New study highlights large 2050 energy savings potentials

(eceee news, 1 Feb 2019) More than half of EU’s final energy demand could be saved by 2050, if market barriers are removed. This is shown in a new Fraunhofer ISI study which assesses the impacts of new societal trends.

The aim of the Study, conducted by the Fraunhofer Institute for System and Innovation Research ISI, commissioned by the Coalition for Energy Savings (where eceee is a member organization), was to look at 2050 from an energy efficiency and savings perspective following the EU's principle of putting energy efficiency first.

The study finds that tapping all available cost-effective savings potentials across sectors could halve the EU’s energy demand by 2050. 

The study offers an innovative approach by providing new insights in how societal trends could enhance those potentials. Examples of such trends are digitalisation, new economic and social models, the transition to a circular and decarbonised economy and a new quality of life.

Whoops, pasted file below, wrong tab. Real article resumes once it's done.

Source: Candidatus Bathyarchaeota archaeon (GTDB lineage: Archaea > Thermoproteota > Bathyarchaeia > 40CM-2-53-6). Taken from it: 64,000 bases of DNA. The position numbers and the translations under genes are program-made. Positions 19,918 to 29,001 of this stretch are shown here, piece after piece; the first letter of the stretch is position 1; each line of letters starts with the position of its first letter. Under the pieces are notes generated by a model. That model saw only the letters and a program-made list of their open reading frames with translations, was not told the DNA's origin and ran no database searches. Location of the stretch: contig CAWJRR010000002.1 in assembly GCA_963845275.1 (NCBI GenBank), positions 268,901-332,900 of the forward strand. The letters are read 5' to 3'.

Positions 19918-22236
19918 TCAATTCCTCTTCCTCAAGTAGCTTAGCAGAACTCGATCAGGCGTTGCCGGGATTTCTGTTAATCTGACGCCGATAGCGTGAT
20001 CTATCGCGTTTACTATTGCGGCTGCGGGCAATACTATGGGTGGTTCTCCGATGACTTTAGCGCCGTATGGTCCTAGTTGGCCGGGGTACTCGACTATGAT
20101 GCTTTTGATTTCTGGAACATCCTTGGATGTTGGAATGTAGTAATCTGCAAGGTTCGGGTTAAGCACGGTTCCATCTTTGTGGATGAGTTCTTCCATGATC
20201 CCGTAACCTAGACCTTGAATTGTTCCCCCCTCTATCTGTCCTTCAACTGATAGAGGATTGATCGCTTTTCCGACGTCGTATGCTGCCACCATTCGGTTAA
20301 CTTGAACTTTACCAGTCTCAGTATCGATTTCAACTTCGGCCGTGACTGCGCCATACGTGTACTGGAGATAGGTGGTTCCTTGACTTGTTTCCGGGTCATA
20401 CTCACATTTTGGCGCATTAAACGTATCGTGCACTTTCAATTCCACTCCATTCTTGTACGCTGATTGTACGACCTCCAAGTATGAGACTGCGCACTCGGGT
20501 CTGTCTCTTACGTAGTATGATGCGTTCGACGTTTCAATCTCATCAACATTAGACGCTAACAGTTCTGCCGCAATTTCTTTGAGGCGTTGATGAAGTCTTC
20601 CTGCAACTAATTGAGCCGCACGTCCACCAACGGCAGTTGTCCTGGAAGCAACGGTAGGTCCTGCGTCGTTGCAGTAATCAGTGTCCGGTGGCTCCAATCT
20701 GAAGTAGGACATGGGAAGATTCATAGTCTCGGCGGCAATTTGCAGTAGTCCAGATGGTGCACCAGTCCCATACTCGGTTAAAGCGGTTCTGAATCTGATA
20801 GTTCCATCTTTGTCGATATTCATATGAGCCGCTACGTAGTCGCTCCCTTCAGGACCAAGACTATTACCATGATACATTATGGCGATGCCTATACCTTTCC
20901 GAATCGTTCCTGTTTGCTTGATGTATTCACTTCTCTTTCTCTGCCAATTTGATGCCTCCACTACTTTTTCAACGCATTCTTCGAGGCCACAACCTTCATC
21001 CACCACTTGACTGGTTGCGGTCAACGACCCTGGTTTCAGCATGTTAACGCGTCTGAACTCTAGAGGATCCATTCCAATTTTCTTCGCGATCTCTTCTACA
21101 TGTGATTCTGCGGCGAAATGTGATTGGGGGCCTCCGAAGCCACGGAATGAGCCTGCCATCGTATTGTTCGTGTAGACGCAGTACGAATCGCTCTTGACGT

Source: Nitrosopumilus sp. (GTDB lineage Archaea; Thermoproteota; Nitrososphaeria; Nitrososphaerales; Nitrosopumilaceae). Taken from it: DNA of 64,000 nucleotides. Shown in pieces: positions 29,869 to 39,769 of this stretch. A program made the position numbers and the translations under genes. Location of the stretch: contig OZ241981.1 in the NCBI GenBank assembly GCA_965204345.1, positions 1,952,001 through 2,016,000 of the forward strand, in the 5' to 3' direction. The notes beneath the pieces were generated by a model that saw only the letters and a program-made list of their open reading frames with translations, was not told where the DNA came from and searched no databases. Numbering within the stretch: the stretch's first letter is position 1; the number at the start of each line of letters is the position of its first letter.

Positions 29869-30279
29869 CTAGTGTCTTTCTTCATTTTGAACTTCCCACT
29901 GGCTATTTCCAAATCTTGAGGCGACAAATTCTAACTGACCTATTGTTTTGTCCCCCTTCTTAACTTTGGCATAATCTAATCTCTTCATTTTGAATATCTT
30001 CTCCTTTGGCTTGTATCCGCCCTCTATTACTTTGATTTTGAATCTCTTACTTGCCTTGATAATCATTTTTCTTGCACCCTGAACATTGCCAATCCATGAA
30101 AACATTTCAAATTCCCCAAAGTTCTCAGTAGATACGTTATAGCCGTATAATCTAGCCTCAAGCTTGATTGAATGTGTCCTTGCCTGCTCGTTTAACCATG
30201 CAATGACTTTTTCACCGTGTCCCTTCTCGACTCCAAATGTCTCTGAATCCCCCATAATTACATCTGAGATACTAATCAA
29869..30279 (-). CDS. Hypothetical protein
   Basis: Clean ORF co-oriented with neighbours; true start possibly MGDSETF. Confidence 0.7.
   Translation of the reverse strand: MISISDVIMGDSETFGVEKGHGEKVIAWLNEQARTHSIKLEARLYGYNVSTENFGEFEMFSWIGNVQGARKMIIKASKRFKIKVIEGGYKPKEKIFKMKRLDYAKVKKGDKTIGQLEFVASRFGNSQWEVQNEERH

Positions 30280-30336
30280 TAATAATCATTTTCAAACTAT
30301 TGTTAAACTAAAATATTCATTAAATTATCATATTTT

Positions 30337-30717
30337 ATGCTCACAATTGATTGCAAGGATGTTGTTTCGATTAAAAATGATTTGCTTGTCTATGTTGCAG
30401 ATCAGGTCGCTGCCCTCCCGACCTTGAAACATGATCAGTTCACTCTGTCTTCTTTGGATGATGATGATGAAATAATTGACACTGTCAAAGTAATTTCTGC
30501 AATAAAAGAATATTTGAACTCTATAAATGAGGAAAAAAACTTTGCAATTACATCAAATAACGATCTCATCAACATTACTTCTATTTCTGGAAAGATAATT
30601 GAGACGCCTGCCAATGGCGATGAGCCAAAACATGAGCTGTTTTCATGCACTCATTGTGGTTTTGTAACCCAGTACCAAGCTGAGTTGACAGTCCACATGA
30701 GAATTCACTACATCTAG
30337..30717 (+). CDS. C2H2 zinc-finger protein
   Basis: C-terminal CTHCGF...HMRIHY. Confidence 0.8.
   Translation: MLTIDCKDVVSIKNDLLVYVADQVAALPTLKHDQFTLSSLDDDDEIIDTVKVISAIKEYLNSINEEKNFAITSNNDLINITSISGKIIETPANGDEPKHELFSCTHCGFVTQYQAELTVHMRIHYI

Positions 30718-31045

The starting point of the Study is the bottom-up modelling of the techno-economic energy savings potentials by 2050 in the so-called Removing Market Barriers Scenario. The researchers assessed the additional impact of new societal trends that are already impacting all parts of the economy. This is the first time their impact on the development and deployment of energy efficiency technologies, services and solutions is systematically investigated, according to the Coalition for Energy Savings.

Stefan Scheuer, Secretary General of The Coalition for Energy Savings, says:

“This Study shows for the first time the importance of considering energy efficiency in managing societal trends in order to make the energy transition attractive for citizens and businesses.”

Bernard Respaut, Chief Executive at European Copper Institute says:

“This Study once again underlines that cost-effective energy efficiency measures are key to achieving the clean energy transition.”

View the press release from the Coalition for Energy Savings here:

Download the study here

Summary of the study